The questionnaire included closed questions about the consumption of breast milk, other types of milk, and other foods, including water, teas and other liquids, on the day prior to the survey. The use of current status, recommended by the World Health Organization (WHO),12 aims to minimize possible biases resulting from the informant's memory, which is particularly suitable for the characterization of EBF. This instrument was administered by previously trained interviewers to all caregivers of children younger than 1 year old during the second stage of the 2008 multivaccination campaign. The interviews took place during the whole day of the campaign and, in the cities where vaccination activities were held before or after the scheduled date, interviewers were instructed to carry out data collection during the entire campaign period.
The municipalities were responsible for data entry into an online application developed to this end. Databases of capital cities and the FD were subsequently exported to an SPSS 16.0 database.
Specific procedures were used for the analysis of the questionnaires with complex probability sampling. Prevalence estimates consider the standard error determined by the sampling design and their respective 95% confidence intervals (95%CI). Because of population differences between the capital cities involved, each plan represented a different sampling fraction, represented by the estimated sample size on the number of children being vaccinated. The inverse of this fraction was used to calculate regional prevalence rates and prevalence rates for all capital cities.
We analyzed the following indicators proposed by the WHO12: BF in the first hour of life; EBF in children under 6 months old; continued BF; and median duration of EBF and BF. Children were considered to be under EBF when they received only breast milk without any other foods or liquids, including water and tea; and children being breastfed where those who had received breast milk, regardless of other foods. The medians of EBF and BF were obtained by logit analysis, which estimates the probability of occurrence of the event being investigated based on age by means of statistical modeling.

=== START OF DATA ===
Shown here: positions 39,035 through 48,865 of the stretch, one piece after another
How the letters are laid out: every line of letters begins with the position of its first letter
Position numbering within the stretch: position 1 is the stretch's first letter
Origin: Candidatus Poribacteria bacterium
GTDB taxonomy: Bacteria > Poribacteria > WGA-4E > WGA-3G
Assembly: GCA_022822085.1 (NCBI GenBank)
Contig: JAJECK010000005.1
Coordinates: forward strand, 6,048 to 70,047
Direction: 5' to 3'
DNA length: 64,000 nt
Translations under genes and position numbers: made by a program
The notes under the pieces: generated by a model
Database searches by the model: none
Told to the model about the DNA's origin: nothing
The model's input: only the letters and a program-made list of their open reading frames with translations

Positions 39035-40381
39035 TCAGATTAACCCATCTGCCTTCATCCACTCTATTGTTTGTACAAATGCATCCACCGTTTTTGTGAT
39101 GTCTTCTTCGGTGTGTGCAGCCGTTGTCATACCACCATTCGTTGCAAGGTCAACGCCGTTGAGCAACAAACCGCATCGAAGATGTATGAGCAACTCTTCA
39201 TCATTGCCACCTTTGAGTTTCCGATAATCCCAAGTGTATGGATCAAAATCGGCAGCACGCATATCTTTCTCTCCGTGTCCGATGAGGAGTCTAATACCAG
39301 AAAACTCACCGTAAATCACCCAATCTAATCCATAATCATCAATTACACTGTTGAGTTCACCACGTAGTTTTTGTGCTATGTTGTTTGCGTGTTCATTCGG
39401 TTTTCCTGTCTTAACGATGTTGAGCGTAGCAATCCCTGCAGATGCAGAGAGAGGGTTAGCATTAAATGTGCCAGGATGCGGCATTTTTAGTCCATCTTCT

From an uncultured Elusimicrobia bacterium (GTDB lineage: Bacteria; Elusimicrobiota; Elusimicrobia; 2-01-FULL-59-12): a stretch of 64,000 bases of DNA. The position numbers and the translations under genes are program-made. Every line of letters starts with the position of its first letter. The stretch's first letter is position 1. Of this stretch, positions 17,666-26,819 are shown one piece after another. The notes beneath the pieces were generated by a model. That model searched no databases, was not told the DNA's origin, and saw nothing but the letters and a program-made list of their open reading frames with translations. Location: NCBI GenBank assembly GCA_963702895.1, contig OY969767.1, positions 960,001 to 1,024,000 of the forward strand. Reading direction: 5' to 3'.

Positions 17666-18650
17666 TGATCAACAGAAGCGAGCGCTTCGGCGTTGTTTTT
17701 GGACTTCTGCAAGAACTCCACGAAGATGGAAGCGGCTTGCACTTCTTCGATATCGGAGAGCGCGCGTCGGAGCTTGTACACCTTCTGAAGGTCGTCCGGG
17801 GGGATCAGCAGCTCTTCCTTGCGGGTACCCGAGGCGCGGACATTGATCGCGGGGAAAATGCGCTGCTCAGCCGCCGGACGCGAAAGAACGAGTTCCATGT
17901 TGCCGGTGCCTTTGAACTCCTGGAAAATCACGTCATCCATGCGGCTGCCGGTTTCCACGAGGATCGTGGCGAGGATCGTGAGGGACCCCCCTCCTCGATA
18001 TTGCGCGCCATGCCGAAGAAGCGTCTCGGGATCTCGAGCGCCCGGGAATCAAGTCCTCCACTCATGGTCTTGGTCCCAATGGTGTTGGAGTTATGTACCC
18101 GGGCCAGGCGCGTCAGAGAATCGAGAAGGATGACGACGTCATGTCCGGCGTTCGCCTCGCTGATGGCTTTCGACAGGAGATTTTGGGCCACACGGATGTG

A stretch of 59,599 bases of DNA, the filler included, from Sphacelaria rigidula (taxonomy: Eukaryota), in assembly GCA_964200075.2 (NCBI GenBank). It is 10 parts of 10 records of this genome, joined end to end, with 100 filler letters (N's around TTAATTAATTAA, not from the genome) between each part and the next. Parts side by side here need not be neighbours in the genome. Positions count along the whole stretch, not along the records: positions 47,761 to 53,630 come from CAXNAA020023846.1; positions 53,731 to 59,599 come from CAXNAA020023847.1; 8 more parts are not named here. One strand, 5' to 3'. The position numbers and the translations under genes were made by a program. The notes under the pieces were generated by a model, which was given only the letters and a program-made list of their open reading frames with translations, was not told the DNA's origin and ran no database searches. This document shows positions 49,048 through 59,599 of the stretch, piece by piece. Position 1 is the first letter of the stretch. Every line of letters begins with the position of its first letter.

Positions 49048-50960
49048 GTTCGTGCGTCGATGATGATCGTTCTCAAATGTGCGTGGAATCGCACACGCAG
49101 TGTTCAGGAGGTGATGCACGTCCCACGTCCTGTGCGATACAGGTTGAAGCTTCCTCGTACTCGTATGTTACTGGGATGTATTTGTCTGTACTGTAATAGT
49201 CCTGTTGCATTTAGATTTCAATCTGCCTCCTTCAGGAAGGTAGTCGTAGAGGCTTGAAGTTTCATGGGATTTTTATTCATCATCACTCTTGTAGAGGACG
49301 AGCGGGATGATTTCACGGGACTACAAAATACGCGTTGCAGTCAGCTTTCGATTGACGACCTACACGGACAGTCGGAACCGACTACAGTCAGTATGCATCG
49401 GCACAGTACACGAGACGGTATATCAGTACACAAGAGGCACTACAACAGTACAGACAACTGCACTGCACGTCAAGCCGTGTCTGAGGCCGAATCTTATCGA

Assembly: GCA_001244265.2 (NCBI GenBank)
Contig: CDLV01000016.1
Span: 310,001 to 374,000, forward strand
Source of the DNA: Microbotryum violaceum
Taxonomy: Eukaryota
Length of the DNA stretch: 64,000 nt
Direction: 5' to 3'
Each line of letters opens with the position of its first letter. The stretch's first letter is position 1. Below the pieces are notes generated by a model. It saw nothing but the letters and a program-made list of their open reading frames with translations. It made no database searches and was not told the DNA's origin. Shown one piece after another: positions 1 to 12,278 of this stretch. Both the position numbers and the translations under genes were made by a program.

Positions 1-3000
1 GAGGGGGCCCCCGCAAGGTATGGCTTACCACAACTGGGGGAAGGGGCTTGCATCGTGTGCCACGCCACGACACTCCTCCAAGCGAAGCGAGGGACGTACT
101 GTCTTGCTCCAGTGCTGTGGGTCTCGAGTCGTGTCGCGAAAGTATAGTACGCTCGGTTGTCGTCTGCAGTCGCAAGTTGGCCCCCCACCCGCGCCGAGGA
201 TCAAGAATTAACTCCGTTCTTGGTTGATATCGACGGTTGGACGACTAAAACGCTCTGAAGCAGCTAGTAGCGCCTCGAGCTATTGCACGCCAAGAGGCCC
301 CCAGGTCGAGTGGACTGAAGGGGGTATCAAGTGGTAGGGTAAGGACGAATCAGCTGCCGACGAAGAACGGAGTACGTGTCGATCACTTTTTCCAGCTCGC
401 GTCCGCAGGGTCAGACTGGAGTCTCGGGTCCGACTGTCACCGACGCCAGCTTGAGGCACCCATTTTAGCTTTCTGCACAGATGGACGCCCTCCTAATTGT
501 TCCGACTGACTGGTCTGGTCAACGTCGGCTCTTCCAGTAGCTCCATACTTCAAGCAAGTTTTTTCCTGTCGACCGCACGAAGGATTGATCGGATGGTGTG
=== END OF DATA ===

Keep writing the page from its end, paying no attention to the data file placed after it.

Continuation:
Time variation of BF was established by comparing the medians of EBF and BF, based on data published in the 1999 and 2008 studies. We calculated the difference of the indicator, in days, and its degree of evolution, in percentage, obtained by calculating: [(2008 median - 1999 median)/ median in 1999 x 100]. We found a statistically significant change when there was no overlap of the respective 95%CI.
We also tested the correlation between BF status in 1999 and the degree of evolution of the medians of EBF and BF. The results are presented in correlation graphs designed using the SPSS 16.0 software.
The study protocol was approved by the Research Ethics Committee of the Health Institute (protocol 001/2008 dated May 6, 2008), after consulting the National Research Ethics Committee (CONEP).
We included 34,366 children in the present study. There was a slight male predominance (50.4%) and a larger number of children up to 6 months of age (55.4%). Most mothers were between 20 and 35 years old (72.2%), and the percentage of mothers under the age of 20 years old was 17.2%; 86.2% of the mothers had under 12 years of schooling and 24.9% had less than 8 years of educational level; 66.2% did not have out-of-home jobs, 11.9% were on maternity leave, and 21.9% had a job when the interview was made.
Table 1 shows the indicators "BF in the first hour of life," "EBF in children under 6 months," and "BF in children from 9 to 12 months."
We found that 67.7% of the children had been breastfed in the first hour of life; the North, Central West and South regions showed the best results (72.9, 72.0, and 71.8%, respectively), and the Southeast region had the lowest percentage of children in this condition (63.5%). The comparison between the capital cities demonstrated that São Luís had the best rate (83.5%) whereas Salvador had the worst rate (58.5%). Worth of notice was the fact most capital cities (17) showed rates higher than the mean for all children studied.
EBF prevalence in children under 6 months was 41% in all capital cities and the FD; the North region showed the highest prevalence rate (45.9%), followed by the Central West (45.0%), South (43.9%), and Southeast (39.4%) regions, with the Northeast region presenting the worst status (37.0%). In relation to the capital cities, Belém stood out with the highest prevalence rate (56.1%), followed by Florianópolis (52.4%), Campo Grande (50.1%), and the FD (50.0%). On the other hand, the lowest prevalence rate was found in Cuiabá (27.1%). It is noteworthy that most capital cities (17) had rates lower than the mean for all the children studied.
BF prevalence in children from 9 to 12 months was 58.7%. The North region had the best status (76.9%), followed by the Central West (64.1%), Northeast (59.1%), and Southeast (51.4%) regions, with the South region showing the worst status (49.5%). Regarding the capital cities, Macapá and Belém stood out with the highest prevalence rates (82.8 and 79.9%, respectively), and Curitiba showed the lowest rate (48.5%). In 15 out of the 27 cities studied, the status was better than the mean found for all the children analyzed.
Table 2 shows comparative data on the median duration of EBF.